Summer Travel Season is Here! Are Your Estate Plans Ready to Go?May 24, 2021 | Category: Estate Planning in Florida
It is time to travel! Whether you are planning to dip your toes in the sand and surf or ride the newest attractions at your favorite amusement park, you are ready to hit the road and get out of town!
Although difficult to think about, it is important to ensure you have everything in place to protect your family no matter what happens. Here are five estate planning must-dos to take care of before you go so you can have a more worry-free summer vacation.
- Check your beneficiary designations - Each major financial account allows you to designate a beneficiary. Usually, you will designate the beneficiary on the spot and in a rush while setting up your account. Sometimes your snap decision will be the right one but other times, you might have made a hasty decision and forgotten about it. It's worth revisiting who your beneficiaries are in case something happens to you.
- Create a Will - One of the biggest excuses we hear for failure to make a will is that the state "makes a will for you" so it's not necessary. Although true these "wills" (actually the state intestacy statutes) are just the legislature’s best guess about where you would want your assets to go. Leaving your final wishes up to the state is dangerous. Everything you've worked so hard for could be distributed and managed in ways you don't want. Perhaps most important is the guardians to your children. Do you want the state to decide who will care for your children if something were to happen to you? The point is, making a will before you go will let you rest easier while you are on vacation knowing your final wishes will be granted.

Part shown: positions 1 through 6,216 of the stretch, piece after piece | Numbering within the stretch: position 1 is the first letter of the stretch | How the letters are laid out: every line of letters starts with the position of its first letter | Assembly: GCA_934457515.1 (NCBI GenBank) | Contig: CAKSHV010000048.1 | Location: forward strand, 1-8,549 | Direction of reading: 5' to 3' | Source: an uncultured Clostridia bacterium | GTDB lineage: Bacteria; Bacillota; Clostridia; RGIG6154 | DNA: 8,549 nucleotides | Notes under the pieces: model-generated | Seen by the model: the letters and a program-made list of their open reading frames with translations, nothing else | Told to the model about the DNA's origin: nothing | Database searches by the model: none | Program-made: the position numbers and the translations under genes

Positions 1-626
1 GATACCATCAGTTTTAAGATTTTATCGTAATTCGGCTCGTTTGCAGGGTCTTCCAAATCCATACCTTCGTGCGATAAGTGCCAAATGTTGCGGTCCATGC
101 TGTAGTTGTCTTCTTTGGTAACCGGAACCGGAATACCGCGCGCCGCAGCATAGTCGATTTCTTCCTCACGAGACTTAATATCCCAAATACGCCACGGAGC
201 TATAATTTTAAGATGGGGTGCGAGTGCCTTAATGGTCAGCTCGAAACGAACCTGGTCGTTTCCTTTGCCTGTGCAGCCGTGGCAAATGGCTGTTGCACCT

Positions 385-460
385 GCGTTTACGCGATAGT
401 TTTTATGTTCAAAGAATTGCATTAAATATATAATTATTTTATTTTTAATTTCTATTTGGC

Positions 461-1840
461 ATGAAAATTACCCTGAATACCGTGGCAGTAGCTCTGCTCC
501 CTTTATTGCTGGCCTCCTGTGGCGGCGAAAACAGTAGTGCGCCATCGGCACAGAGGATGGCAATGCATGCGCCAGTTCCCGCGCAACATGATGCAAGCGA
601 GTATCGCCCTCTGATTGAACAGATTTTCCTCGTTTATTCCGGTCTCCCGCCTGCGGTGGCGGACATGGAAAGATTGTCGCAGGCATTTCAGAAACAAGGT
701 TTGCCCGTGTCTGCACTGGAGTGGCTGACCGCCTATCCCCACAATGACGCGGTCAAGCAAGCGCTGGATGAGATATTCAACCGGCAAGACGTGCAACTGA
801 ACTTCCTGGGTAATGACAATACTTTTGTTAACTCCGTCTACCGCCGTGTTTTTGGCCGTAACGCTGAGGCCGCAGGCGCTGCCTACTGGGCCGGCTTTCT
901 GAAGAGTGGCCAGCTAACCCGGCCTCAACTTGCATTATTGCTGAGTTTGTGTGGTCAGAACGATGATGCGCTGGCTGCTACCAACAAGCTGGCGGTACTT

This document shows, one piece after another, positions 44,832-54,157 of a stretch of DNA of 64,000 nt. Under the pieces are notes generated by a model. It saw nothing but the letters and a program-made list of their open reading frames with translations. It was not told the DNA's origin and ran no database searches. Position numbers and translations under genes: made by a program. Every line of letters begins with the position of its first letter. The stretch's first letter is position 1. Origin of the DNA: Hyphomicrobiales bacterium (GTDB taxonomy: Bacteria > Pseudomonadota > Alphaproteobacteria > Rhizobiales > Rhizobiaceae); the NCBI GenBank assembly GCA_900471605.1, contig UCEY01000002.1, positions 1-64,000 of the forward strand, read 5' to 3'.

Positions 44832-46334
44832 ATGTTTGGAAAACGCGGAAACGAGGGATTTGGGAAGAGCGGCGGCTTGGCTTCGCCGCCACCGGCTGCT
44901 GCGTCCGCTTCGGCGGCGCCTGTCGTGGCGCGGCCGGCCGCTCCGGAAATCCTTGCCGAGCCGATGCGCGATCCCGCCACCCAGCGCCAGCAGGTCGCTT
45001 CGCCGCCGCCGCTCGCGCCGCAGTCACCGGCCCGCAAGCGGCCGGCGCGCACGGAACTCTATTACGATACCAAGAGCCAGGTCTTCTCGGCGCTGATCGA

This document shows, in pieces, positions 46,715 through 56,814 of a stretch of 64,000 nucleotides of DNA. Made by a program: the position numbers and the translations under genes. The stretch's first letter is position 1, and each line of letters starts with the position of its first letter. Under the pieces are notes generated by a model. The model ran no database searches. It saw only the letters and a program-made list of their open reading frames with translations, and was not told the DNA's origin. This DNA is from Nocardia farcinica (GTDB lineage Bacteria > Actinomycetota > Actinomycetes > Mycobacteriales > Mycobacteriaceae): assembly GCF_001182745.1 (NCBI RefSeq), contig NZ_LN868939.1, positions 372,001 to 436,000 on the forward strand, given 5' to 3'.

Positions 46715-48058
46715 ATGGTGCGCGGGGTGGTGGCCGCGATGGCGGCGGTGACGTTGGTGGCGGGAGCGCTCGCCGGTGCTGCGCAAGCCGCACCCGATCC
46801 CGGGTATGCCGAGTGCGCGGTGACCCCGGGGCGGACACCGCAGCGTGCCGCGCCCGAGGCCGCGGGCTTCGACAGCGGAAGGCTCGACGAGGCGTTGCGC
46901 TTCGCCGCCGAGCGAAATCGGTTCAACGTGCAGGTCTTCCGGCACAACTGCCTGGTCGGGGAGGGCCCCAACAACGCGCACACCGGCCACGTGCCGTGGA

- Assign a Guardian - Regardless of whether or not you make a will, you should always name a guardian(s) for your children. It is devastating to think about something happening to you before your children grow up, but it's a relief to know your kids will be well taken care of if catastrophe strikes. Although nominating guardians is typically done in a will, there are various ways to do so if you are not ready to make a will. Each state is different, so contact one of our Florida estate planning attorneys to make sure your nominations are done the right way if you reside in Florida.
- Create an Advance Directive - Sometimes, catastrophe doesn't mean death. Certain unfortunate events leave a person incapacitated and unable to make decisions about his/her healthcare. Who would make the decisions for you if you were incapacitated? Making an advance directive allows you to specify what type of medical treatment you want and do not want. Depending on your state, this document is either called a living will or an advanced healthcare directive.
- Make a Durable General Power of Attorney - Your health care power of attorney allows other people to help make medical decisions for you if you're incapacitated, in conjunction with the wishes you specifiedinanadvancehealthcare directive. A durable general power of attorney is equally important to have on your side. This person makes decisions about what happens with your assets and other interests when you cannot. The term "durable" is important here. Some powers of attorney are no longer effective if you are incapacitated, but a durable power of attorney is.
Call Douglas Law Firm today to schedule a complimentary consultation with one of our estate planning attorneys! We can help you create new estate plans, update old ones, and create a "safety net" for you and your family's assets.